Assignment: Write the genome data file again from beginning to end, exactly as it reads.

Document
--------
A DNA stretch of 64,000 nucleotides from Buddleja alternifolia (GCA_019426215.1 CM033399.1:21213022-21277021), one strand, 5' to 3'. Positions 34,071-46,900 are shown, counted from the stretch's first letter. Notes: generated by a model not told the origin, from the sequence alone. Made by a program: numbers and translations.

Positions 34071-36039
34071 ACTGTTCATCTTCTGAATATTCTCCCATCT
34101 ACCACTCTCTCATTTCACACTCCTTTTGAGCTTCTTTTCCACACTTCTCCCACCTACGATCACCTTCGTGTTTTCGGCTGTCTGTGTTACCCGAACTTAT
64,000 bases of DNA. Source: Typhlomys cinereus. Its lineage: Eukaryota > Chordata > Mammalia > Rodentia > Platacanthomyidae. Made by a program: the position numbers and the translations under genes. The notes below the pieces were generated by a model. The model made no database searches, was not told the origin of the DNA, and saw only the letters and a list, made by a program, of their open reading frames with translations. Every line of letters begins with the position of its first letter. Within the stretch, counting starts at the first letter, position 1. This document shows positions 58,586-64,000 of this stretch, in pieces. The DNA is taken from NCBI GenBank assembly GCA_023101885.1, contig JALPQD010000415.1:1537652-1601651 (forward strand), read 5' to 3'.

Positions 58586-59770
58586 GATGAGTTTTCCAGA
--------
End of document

A DNA stretch of 64,000 nucleotides from Buddleja alternifolia (GCA_019426215.1 CM033399.1:21213022-21277021), one strand, 5' to 3'. Positions 34,071-46,900 are shown, counted from the stretch's first letter. Notes: generated by a model not told the origin, from the sequence alone. Made by a program: numbers and translations.

Positions 34071-36039
34071 ACTGTTCATCTTCTGAATATTCTCCCATCT
34101 ACCACTCTCTCATTTCACACTCCTTTTGAGCTTCTTTTCCACACTTCTCCCACCTACGATCACCTTCGTGTTTTCGGCTGTCTGTGTTACCCGAACTTAT
64,000 bases of DNA. Source: Typhlomys cinereus. Its lineage: Eukaryota > Chordata > Mammalia > Rodentia > Platacanthomyidae. Made by a program: the position numbers and the translations under genes. The notes below the pieces were generated by a model. The model made no database searches, was not told the origin of the DNA, and saw only the letters and a list, made by a program, of their open reading frames with translations. Every line of letters begins with the position of its first letter. Within the stretch, counting starts at the first letter, position 1. This document shows positions 58,586-64,000 of this stretch, in pieces. The DNA is taken from NCBI GenBank assembly GCA_023101885.1, contig JALPQD010000415.1:1537652-1601651 (forward strand), read 5' to 3'.

Positions 58586-59770
58586 GATGAGTTTTCCAGA